If there is something music performer Paula Sánchez-Kucukozer is obsessed with, it is skulls. Her shoulder bag has a Mexican skull design; her necklace has a Mexican skull pendant; hanging on her keychain, there are a colorful Mexican skull and a cardholder that she opens to hand me her business card – with a Mexican skull on the back.
The first thing people see when they enter her Queens apartment is a shelf full of books about Día de Muertos, the Day of the Dead, and colorful Mexican skulls – made of wood, clay, papier-mâché, and even sugar.
“How many skulls do you think I have there?” she asks her husband.
“Too many to count,” he sighs.
The skulls – calaveras in Spanish – are a symbol of Día de Muertos, a holiday Paula is fascinated by. Celebrated in Mexico from October 28 to November 2, it is about honoring and remembering those who have passed away. It is traditionally celebrated at home or the cemetery with family members, by building altars with food, candles, and marigold flowers.
As part of the celebrations, people make decorated sugar skulls. It evokes the idea that death is bittersweet. “You have the skull, which is a symbol of death, but when you look at it, it’s also something beautiful,” she says. “Well, obviously not for the person who died.”
Paula is a member of Son Pecadores, a group dedicated to promoting son jarocho, a folkloric music style from the Mexican state of Veracruz that mixes elements from Spanish, indigenous, and African cultures. They perform mostly during the fall season, coinciding with the celebrations of Día de Muertos, and will be at the New York Public Library’s Sunset Park branch on Nov. 2.
Though Paula is originally from Guadalajara, Mexico, she didn’t celebrate Día de Muertos so much growing up– all because of her father. When he was a kid, his mother had a shrine made of tissue paper, with candles and food. “He accidentally knocked over the candles and burned the whole thing,” she says with a laugh. “My grandmother was so upset she didn’t celebrate the holiday ever since.”
The skull on the back of Paula’s card has also become connected to Día de Muertos, but it’s a bit different from the decorated, colorful ones: it is “La Calavera Catrina,” an illustration made by Mexican cartoonist José Guadalupe Posada in the 1910s. The cartoon depicts a skeleton wearing an early 20th century-style hat, and its title can be translated as “Dapper Skeleton.” Posada made it as a satirical portrait of Mexicans who tried to adopt European aristocratic traditions.
“It shows that after we die, it doesn’t matter how much money we have,” Paula explains. “We are all the same.”
She started dressing up as La Catrina in 2011 to participate in workshops and festivals, and to read books for her students – she is also a Spanish teacher. It takes her two hours to get into full Catrina costume, which consists of a Victorian-looking dress, a big hat with feathers, and skull makeup she puts on herself. “I have to wear that white clown makeup so it really lasts,” she says. “It takes time, but I love it!”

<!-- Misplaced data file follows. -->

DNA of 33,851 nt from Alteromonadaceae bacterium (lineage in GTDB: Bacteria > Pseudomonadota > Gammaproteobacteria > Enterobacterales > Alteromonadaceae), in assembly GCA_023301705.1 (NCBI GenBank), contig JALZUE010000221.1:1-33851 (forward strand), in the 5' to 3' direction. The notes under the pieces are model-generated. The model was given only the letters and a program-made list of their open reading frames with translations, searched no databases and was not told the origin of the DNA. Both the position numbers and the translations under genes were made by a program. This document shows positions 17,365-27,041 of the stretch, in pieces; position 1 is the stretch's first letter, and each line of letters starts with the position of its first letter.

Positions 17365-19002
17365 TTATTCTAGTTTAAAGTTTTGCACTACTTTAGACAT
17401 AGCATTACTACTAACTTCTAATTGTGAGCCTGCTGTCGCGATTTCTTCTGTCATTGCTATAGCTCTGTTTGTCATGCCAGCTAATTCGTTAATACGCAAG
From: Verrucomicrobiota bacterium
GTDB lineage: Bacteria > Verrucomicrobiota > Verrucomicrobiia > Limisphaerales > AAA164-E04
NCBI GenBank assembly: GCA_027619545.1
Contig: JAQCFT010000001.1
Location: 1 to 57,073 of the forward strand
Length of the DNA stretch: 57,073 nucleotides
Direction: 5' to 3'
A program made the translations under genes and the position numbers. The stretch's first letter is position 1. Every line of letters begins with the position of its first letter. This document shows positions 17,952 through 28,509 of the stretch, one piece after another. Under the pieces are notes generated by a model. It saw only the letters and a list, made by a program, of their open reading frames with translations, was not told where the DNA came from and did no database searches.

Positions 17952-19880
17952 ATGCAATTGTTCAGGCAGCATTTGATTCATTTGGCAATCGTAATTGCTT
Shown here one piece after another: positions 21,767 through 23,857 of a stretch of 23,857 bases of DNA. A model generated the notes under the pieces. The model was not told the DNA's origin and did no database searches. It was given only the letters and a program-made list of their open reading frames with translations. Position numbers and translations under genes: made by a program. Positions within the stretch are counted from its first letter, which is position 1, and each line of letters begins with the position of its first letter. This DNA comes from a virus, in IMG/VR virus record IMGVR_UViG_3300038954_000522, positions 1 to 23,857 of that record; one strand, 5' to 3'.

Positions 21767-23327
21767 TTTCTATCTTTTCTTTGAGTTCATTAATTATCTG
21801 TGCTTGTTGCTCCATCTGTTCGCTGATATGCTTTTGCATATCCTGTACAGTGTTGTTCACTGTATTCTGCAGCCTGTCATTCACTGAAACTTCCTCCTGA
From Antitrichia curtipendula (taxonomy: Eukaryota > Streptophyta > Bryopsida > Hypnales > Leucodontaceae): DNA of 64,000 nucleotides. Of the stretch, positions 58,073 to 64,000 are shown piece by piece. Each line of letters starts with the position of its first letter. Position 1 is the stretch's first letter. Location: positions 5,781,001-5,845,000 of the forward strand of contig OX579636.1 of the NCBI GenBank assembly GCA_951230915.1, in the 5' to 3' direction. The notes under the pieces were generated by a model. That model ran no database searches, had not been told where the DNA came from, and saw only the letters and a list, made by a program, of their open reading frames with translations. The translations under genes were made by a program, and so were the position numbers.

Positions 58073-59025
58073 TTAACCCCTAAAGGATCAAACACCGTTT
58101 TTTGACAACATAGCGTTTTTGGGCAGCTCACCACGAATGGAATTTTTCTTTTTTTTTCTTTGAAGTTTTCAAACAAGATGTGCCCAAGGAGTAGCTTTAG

On this rainy Sunday afternoon, however, she looks casual and barefaced. Still, she did not go unnoticed as she entered this cramped Starbucks in Washington Heights carrying a square black bag almost the size of the coffee table we sit by.
The purple striped t-shirt, leggings and gym shoes she is wearing are fitting for all the dancing and music-playing she and her husband are doing later with Son Pecadores. Traditionally, son jarocho is played at fandangos, community celebrations where people gather in a circle to play music, sing, and dance, and that can go on for days. The dance comes in the form of zapateado, in which the dancer stomps a rhythm on top of the wooden platform around which the others are gathered. “Whoever wants to dance, dances, whoever wants to sing, sings,” Paula says.
Inside the huge bag, there is a marimbol, an instrument that consists of a wood box with metal strips to be plucked, which serves as a bassline for the music. She also plays the guitar and the jarana, a guitar-shaped instrument with eight strings that can come in at least five different sizes. Her husband, a Turkish-American sociologist, plays the jarana as well. “He practices more than me,” she says. “He plays it every day.”
The two met when he went to Mexico to study, and they moved to New York in 2000. She was 22 and did not know anyone in the city – it took her seven years to meet other Mexicans.
Her whole family still lives in Guadalajara and she visits them at least once a year. Her parents are now retired; her mother worked for the Mexican daycare system as an administrator, and her father was a sixth-grade teacher. He has participated in different bands since he was a teenager – playing rock, ballads, and classic Spanish songs – and was the one who encouraged Paula and her siblings to take music classes as kids. “He and his former classmates still get together once a month to play,” Paula says. “Yes, they are very old.”
With all its symbolism, Día de Muertos has gained more popularity over the past few years, which Paula sees positively. “People are afraid of feeling sad,” she says. “And the day is a good opportunity to just be joyful about those who are already gone, remember them and their legacy.”
At the same time, she is concerned about the cultural appropriation that comes with it. “You go to any store now, and they sell a lot of Day of the Dead stuff, especially for Halloween,” she says. “And I would never dress up as La Catrina for Halloween.”